UNIDENTIFIED FEMALE: It`s time for the Shoutout. Which U.S. state was the first to ratify the Constitution? If you think you know it, then shout it out. Was it Delaware, Pennsylvania, New Jersey or Georgia? You`ve got 3 seconds, go.
Delaware led the way, ratifying the Constitution on December 7, 1787. That`s your answer and that`s your Shoutout.
AZUZ: But before Delaware and the rest of the states could ratify it, the document had to be approved by a majority of the Constitutional Convention, and that happened on September 17, exactly 225 years ago. That`s why today is Constitution Day. Originally, the Constitutional Convention got together to revise the Articles of Confederation, but instead, the delegates decided to write a whole new document. They held secret meetings and posted guards outside the door. And when they signed it on September 17, they had come up with a Constitution that set up America`s new system of government and laid out the ultimate law of the land.
Today also marks the celebration of Rosh Hashanah, the Jewish new year. Actually, the holiday begins Sunday night at sunset. Rosh Hashanah means "beginning of the year" in Hebrew. It`s also known sometimes as the day of repentance. Rosh Hashanah is the beginning of the Jewish high holy days. Those end 10 days later on Yom Kippur.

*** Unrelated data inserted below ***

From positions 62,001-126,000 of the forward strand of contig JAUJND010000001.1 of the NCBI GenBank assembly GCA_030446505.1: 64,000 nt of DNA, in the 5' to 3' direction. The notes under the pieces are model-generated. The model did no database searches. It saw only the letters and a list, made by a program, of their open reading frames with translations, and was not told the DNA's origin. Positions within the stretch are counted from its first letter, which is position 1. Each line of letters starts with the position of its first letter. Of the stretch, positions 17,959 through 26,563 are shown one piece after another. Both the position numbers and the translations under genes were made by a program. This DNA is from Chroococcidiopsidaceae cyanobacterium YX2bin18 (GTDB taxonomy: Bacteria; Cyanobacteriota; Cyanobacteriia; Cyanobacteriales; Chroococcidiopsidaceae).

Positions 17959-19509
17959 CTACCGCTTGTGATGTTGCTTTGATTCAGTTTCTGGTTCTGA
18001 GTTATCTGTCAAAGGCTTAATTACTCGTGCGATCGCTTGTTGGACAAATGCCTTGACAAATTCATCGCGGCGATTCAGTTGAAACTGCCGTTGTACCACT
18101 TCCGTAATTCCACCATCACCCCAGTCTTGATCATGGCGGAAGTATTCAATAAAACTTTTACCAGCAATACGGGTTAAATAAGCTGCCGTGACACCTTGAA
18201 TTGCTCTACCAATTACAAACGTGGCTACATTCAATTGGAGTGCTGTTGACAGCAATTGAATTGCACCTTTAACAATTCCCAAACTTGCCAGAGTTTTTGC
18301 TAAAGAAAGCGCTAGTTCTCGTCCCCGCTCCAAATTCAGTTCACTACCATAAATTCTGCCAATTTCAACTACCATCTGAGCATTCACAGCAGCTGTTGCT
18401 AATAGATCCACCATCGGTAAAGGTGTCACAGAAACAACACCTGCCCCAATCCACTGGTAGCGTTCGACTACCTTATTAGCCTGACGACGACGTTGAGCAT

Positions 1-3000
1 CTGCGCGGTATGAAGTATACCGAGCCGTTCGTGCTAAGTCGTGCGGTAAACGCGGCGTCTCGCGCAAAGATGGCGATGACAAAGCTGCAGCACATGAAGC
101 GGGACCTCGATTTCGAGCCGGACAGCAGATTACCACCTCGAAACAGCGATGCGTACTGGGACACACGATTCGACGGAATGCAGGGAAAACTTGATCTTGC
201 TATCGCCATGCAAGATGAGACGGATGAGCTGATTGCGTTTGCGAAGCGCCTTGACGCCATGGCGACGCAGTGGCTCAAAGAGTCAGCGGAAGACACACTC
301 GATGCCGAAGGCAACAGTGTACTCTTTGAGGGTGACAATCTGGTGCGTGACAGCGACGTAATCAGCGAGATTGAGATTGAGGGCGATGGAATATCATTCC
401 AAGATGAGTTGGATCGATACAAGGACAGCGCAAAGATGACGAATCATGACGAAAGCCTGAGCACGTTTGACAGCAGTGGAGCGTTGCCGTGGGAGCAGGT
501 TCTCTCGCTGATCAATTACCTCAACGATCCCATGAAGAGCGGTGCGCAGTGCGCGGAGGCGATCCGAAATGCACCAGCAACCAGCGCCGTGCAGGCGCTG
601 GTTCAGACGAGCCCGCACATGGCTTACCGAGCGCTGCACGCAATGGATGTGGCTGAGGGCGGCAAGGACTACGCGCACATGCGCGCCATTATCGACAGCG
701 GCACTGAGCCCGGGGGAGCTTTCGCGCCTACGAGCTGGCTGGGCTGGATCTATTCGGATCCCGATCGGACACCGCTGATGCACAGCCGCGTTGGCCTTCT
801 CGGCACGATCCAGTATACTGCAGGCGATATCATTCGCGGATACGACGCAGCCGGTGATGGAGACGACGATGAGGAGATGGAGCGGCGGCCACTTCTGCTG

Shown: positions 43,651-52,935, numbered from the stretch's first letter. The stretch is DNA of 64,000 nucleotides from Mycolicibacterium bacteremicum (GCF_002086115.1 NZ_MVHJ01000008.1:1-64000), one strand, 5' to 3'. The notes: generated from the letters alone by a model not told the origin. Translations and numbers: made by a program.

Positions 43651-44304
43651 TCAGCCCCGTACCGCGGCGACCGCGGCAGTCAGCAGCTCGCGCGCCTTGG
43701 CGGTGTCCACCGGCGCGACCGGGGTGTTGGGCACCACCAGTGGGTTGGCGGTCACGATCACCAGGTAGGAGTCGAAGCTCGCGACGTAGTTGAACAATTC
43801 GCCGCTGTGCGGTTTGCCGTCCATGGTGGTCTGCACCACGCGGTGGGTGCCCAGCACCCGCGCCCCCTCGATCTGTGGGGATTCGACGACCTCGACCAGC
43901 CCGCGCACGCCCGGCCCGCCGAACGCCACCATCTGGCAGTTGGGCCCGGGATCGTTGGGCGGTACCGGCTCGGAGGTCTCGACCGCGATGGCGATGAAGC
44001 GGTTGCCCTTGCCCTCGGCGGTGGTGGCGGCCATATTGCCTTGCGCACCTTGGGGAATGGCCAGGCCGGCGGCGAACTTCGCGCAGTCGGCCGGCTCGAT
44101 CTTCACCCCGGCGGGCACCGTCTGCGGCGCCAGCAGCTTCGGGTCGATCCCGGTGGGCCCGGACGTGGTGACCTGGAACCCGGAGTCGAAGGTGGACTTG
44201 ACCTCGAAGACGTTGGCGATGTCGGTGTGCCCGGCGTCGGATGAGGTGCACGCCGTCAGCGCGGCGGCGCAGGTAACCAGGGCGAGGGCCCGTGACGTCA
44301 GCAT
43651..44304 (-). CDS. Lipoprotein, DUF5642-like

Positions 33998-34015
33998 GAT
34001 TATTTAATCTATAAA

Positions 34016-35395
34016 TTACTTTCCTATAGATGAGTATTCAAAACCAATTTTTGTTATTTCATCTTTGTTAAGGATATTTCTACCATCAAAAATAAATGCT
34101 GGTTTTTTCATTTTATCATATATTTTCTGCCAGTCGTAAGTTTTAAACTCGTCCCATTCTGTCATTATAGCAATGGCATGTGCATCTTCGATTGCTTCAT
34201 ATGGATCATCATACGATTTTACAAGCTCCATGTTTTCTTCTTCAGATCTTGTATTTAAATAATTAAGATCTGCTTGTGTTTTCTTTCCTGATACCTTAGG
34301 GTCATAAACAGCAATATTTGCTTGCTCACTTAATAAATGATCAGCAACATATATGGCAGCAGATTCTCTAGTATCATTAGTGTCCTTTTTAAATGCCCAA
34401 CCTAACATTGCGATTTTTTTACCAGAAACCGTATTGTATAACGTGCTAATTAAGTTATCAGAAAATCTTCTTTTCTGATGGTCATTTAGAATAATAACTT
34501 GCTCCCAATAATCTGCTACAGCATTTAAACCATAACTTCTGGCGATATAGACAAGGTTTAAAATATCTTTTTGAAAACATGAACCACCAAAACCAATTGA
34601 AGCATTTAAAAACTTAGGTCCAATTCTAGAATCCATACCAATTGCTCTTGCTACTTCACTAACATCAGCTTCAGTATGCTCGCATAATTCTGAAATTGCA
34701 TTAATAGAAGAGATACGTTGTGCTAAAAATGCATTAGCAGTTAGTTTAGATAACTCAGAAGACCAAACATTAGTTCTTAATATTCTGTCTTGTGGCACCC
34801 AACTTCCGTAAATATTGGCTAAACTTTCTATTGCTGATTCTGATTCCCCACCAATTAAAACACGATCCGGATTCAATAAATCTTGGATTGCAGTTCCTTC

One of the most significant rituals during the holiday involves the shofar. It`s a ram`s horn that is blown kind of like a trumpet. During the high holy days, the shofar is used as a call to prayer. Another popular practice is to eat apples dipped in honey, which represents hope for a good year.
UNIDENTIFIED FEMALE: Is this legit? Hispanic Heritage Month originally started out as Hispanic Heritage Week. It`s true! The week-long event started in 1968 and was expanded to a full month 20 years later.
AZUZ: Month-long celebration started on Saturday. Marlen Esparza mentioned Hispanic Heritage Month when she kicked off today`s show for us. This woman is a trailblazer, and here`s why. She`s the first American woman to qualify for the Olympics in boxing. In these photos, you get a glimpse of Marlen in action during this year`s summer Olympics in London. Yes, she brought home some hardware too -- a bronze medal. But her passion goes far beyond the ring. Hispanic Heritage Month celebrates the culture of Hispanic Americans. Marlen told us why her heritage is so important to her.